The green-haired ghost applauds briefly. “Yes, I let the Furnace’s onryou out the same way I came in. Very good. There is indeed a path up to the surface, one which you’d be more likely to know about from your life in Gensokyo. Does the name ‘Hell’s Valley’ sound familiar?”
“The geyser that popped up a couple winters ago?” I ask. “But that’s where the mountain’s nuclear research center is…what, you mean it’s connected to here of all places?”
“Indeed it is: or, very close by here at any rate. You’ve been imprisoned in part of the Nuclear Furnace, adjacent to its reactor core. Normally, this area’s heat would be too much to withstand even for me, but I convinced the Furnace’s keeper to turn it down for a short time.” Mima simpers. “And by short time, I mean more than long enough for me to enter and orchestrate a little jailbreak.”
“And let all us spirits out the chimney. Will you show me where the exit is, then?” I ask.
“I could~” Mima hums. “But the kasha will be up that way shortly to recollect all her escaped onryou, and she’d be more than capable of tracking you down with them. There’s enough out there to let her overlook one missing if you stay here, however; besides, I have need of you here, not aboveground.”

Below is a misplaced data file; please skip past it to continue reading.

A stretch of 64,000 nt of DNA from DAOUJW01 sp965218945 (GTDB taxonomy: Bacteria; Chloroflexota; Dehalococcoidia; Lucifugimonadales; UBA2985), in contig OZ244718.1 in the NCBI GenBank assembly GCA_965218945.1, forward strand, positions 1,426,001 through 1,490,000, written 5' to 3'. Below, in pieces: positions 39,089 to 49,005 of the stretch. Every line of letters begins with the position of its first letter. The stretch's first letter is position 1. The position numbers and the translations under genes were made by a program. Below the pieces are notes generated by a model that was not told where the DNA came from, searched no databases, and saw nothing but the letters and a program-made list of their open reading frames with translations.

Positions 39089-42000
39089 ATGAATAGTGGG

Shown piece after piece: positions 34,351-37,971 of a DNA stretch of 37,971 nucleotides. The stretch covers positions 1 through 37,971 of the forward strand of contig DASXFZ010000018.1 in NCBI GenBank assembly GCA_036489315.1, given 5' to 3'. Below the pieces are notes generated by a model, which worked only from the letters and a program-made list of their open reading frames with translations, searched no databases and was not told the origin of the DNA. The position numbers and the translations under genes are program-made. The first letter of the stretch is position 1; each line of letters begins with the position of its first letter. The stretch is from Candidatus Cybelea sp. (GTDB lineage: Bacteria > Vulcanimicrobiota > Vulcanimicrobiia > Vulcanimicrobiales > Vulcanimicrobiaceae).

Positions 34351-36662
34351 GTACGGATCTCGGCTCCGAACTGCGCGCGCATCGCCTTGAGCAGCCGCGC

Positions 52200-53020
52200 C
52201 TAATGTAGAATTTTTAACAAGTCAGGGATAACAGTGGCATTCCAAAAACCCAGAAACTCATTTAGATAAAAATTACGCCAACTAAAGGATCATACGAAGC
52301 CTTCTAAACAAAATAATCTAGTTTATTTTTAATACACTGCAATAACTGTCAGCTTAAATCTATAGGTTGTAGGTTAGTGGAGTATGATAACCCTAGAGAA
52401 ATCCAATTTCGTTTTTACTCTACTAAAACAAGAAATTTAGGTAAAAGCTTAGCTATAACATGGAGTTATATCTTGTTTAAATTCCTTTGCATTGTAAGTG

“Right, with the would-be revolution you’re orchestrating.” I say, frowning: the prospects of that are rather less tempting when balanced against immediate freedom. Not to mention… “People are going to get hurt if I help you with this, aren’t they?”
“Oh, no one of any consequence, I’m sure.” Mima says airily. “There’s no such thing as a bloodless revolution, but one can get rather close when most of the participants can heal from fatal injuries.”
“The humans don’t have that luxury.”
“You mean the same humans that were, and I quote, ‘willing to throw you to the forest’s youkai themselves’ for defending yourself?”
“Well, some of them yes, but they’re still…” Mima holds up a hand to quiet me, sighing.
“Cass, dear, what it really comes down to is this. My plans are already set in motion, and I will be proceeding with them regardless of your decision. As such, do you choose to side with the aboveground society that shunned you …or those fellow outcasts like yourself? The choice is yours.”
Well, when she puts it like that…
I suppose that for now, my allegiance would lie:
[ ] With Mima: she did help me out a great deal, and I think I can trust her.
[ ] On Mima’s side, but keeping my own thoughts in mind.
[ ] With my own decisions, not Mima’s. (Write-in optional.)
Sorry to anyone that was looking forward to having the nickname of an archangel, but I decided it might be better to avoid that, all things considered.
I'd appreciate it if nobody brought up the terms "pro-human" or "pro-youkai".
On a similar note, characters' memories and/or assumptions may not match up entirely with in-story reality.